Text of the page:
Roy Hibbert (IND, 26.3 FPS) – Hibbert was offered a $58 million contract by Portland, but the Pacers matched and Hibbert will be back in Indiana with a financially secure future. I was hoping that Hibbert would take a step forward last year with his offensive game, but it didn’t materialize and might not happen this season either. We could already be looking at his offensive ceiling of around 12-14 points per game. He did manage to increase his rebounding to a career high 8.8 per game mark, as well as a career high 2.0 blocks. I’d expect a similar FPS score from Hibbert again in 2013, which would put him right at the edge of the top 10 fantasy centers.
Brook Lopez (BN, 30.1 FPS) – Lopez is a very difficult player to rank this season. He missed nearly all of last season with a foot injury and this year he returns to a completely new team around him with plenty of other scoring options. Lopez is a scoring center who doesn’t rebound very well and with the Nets having plenty of other scorers on the team, there’s a chance that Brook’s biggest fantasy asset might not be needed as much as in prior years. If he isn’t scoring 20 a night, then his fantasy value takes a hit because he just doesn’t offer enough in the other categories. I would expect that his final ranking will fluctuate wildly depending on what happens with training camp.
UP – Oct. 15 – Lopez has looked very healthy in the first couple of preseason games and should return to his 18 and 6 level.
Tim Duncan (SAS, 29.4 FPS) – Duncan played a lot of power forward last year and the Spurs brought in Boris Diaw to play some PF this season, so I’m going to list Duncan in the center rankings. If the major fantasy sites move him to PF, I’ll do the same. Duncan just signed a three year extension to remain in San Antonio. While he put up a great FPS score last season, the red flag of decreasing minutes remains. He logged just 28.4 MPG in 2011 and 28.2 last year. If that declines anymore, his fantasy value gets close to falling out of the top 10 centers. He’s aging and it’s just a matter of time before his game declines, and you don’t want to get caught holding the bag when it does.
Oct. 15 – The same concern year in and year out with Duncan – how many minutes will he get and how many games will he be rested by Popovich?
Joakim Noah (CHI, 25.1 FPS) – I ranked Noah pretty high last season and he completely disappointed me, although some of it was due to injury. I’m not making that mistake again with him. He’s still battling a left ankle injury that he suffered in the first round of the playoffs, which is serious enough to cause him to miss the Olympics. The Bulls are also a mess this season with Derrick Rose out for a good portion with the ACL injury. Noah could still bounce back and put up a nightly 10 and 10 double-double, but the upside that was once there is shrinking quickly. He’s still good value, but he’s a recognizable name which somewhat inflates his fantasy price.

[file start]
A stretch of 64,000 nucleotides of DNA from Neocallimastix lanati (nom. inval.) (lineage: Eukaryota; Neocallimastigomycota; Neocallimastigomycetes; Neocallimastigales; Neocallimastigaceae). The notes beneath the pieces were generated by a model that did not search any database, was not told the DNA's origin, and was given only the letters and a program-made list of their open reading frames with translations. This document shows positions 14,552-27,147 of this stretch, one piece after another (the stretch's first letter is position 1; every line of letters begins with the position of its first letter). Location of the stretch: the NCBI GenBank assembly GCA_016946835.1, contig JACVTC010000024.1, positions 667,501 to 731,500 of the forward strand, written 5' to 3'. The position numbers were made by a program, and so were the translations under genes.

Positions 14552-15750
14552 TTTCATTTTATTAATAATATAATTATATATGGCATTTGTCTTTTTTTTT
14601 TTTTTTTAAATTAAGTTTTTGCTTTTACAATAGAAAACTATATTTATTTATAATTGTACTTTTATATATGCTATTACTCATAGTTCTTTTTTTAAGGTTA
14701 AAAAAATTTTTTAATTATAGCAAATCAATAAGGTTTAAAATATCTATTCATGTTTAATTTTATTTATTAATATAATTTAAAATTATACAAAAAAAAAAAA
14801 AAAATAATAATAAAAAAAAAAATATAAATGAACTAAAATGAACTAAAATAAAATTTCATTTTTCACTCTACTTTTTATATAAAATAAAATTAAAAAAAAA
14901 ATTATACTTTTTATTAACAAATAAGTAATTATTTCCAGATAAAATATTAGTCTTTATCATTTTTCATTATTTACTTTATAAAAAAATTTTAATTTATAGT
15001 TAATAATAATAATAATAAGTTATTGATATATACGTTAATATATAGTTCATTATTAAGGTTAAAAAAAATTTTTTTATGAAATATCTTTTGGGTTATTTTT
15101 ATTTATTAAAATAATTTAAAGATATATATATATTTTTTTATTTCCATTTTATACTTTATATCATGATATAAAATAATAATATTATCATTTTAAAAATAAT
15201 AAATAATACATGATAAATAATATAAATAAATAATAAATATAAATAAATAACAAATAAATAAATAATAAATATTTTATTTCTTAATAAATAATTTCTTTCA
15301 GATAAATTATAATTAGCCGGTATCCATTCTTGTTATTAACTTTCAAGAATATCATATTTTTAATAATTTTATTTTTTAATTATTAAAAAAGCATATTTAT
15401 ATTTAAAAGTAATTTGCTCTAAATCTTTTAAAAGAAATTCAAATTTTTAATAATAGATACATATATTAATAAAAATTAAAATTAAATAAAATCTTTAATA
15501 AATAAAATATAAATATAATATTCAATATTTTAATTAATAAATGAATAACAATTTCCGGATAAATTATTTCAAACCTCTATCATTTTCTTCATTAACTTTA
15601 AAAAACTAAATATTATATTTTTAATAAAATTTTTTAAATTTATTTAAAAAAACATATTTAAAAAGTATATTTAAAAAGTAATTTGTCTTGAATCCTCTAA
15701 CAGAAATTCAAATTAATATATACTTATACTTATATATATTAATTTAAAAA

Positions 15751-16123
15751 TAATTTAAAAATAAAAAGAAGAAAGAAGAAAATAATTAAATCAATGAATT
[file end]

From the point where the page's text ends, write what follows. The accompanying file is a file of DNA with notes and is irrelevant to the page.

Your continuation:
Down – Oct. 15 – Noah is dealing with a chronic foot injury which makes makes him a little undependable.
Andrea Bargnani (TOR, 27.0 FPS) – Bargnani is basically Brook Lopez Lite. He’s a scoring center with no rebounding or shotblocking ability. He’s also injury prone, missing a good portion of the last two seasons. His one redeeming quality though is the ability to shoot the three. He took 3.7 threes per game last year and has a career 36.5 3PT%. If you are looking to build your fantasy team around scoring and threes, then Bargnani will likely be higher on your center draft board.
UP – Oct. 15 – Bargnani is back on the court and working to get his conditioning in order. He’s a little soft and injury prone, but is a must draft if you are looking for scoring, threes and a good FT% out of your center.
Tyson Chandler (NYK, 25.1 FPS) – Chandler had another solid season in New York and should again be the starter at center. The only red flag is that the Knicks just brought in Marcus Camby, which might cut into Chandler’s minutes. Last season’s production was probably Chandler’s ceiling, so less minutes will definitely hurt his fantasy value. His final ranking will depend a lot on what type of rotation time evolves in training camp.
UP – Oct. 15. – Chandler has looked great working with Raymond Felton and should be in line for a solid year. Camby doesn’t seem to be any threat at all to Chandler’s minutes.
Chris Kaman (DAL, 24.1 FPS) – Kaman was recently traded to the Mavericks and could be a huge sleeper in 2013 if he can grab the starting job. The Mavs used their amnesty provision on Brendan Haywood, so all signs point to Kaman being the man. His ranking is sure to increase soon. Kaman could be a souce of offensive production at the center postion on a team that recently lost Jason Kidd and Jason Terry. Kaman had an all-star season with the Clippers where he went for 19 and 9, so the ability is there. His final ranking will fluctuate depending on how the Mavs structure their offense this season.
UP – Oct. 15. – Kaman is dealing with some nagging injuries, but he should be good to go for the regular season. He becomes a valuable fantasy asset if Dirk Nowitzki is forced to miss time with his knee problem.
Nikola Pekovic (MIN, 22.7 FPS) – Pekovic was a huge surpise in Minnesota and he’s likely your starter now that the Wolves have amnestied Darko Milicic. He put up 14 and 7 in just 27 minutes of action per night. If he bumps to 33-35 minutes, his ranking will shoot up. He’s not going to be much of a shotblocker, but he can score and his career 54.7 FG% and 75.1 FT% are solid.